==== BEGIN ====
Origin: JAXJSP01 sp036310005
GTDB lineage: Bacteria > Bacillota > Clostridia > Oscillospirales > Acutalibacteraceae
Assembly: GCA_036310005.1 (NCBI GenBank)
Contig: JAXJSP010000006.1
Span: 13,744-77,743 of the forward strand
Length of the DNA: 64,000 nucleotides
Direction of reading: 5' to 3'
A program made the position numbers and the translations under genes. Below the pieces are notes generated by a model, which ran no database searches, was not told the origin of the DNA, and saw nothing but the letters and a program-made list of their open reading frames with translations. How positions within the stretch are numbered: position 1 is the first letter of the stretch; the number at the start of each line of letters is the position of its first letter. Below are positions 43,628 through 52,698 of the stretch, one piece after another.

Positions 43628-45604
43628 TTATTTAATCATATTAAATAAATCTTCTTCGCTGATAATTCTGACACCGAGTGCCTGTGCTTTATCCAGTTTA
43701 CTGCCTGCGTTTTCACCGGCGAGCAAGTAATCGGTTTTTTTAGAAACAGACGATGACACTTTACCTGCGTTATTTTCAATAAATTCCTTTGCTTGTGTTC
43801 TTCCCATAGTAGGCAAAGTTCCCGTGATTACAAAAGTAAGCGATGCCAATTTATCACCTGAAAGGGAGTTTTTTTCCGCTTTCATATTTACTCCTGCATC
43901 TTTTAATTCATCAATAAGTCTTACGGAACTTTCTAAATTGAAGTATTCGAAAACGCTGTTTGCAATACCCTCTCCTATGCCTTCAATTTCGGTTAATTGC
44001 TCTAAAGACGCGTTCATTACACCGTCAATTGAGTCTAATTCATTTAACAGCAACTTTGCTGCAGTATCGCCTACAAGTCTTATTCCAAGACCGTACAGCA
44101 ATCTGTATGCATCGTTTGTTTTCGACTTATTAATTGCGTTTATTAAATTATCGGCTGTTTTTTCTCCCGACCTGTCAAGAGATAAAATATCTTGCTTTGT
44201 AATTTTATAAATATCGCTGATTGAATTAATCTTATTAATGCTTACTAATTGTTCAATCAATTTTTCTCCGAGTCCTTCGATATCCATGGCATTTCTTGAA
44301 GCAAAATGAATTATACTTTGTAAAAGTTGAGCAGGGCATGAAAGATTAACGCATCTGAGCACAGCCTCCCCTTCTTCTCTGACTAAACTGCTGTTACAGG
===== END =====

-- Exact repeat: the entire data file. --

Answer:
Origin: JAXJSP01 sp036310005
GTDB lineage: Bacteria > Bacillota > Clostridia > Oscillospirales > Acutalibacteraceae
Assembly: GCA_036310005.1 (NCBI GenBank)
Contig: JAXJSP010000006.1
Span: 13,744-77,743 of the forward strand
Length of the DNA: 64,000 nucleotides
Direction of reading: 5' to 3'
A program made the position numbers and the translations under genes. Below the pieces are notes generated by a model, which ran no database searches, was not told the origin of the DNA, and saw nothing but the letters and a program-made list of their open reading frames with translations. How positions within the stretch are numbered: position 1 is the first letter of the stretch; the number at the start of each line of letters is the position of its first letter. Below are positions 43,628 through 52,698 of the stretch, one piece after another.

Positions 43628-45604
43628 TTATTTAATCATATTAAATAAATCTTCTTCGCTGATAATTCTGACACCGAGTGCCTGTGCTTTATCCAGTTTA
43701 CTGCCTGCGTTTTCACCGGCGAGCAAGTAATCGGTTTTTTTAGAAACAGACGATGACACTTTACCTGCGTTATTTTCAATAAATTCCTTTGCTTGTGTTC
43801 TTCCCATAGTAGGCAAAGTTCCCGTGATTACAAAAGTAAGCGATGCCAATTTATCACCTGAAAGGGAGTTTTTTTCCGCTTTCATATTTACTCCTGCATC
43901 TTTTAATTCATCAATAAGTCTTACGGAACTTTCTAAATTGAAGTATTCGAAAACGCTGTTTGCAATACCCTCTCCTATGCCTTCAATTTCGGTTAATTGC
44001 TCTAAAGACGCGTTCATTACACCGTCAATTGAGTCTAATTCATTTAACAGCAACTTTGCTGCAGTATCGCCTACAAGTCTTATTCCAAGACCGTACAGCA
44101 ATCTGTATGCATCGTTTGTTTTCGACTTATTAATTGCGTTTATTAAATTATCGGCTGTTTTTTCTCCCGACCTGTCAAGAGATAAAATATCTTGCTTTGT
44201 AATTTTATAAATATCGCTGATTGAATTAATCTTATTAATGCTTACTAATTGTTCAATCAATTTTTCTCCGAGTCCTTCGATATCCATGGCATTTCTTGAA
44301 GCAAAATGAATTATACTTTGTAAAAGTTGAGCAGGGCATGAAAGATTAACGCATCTGAGCACAGCCTCCCCTTCTTCTCTGACTAAACTGCTGTTACAGG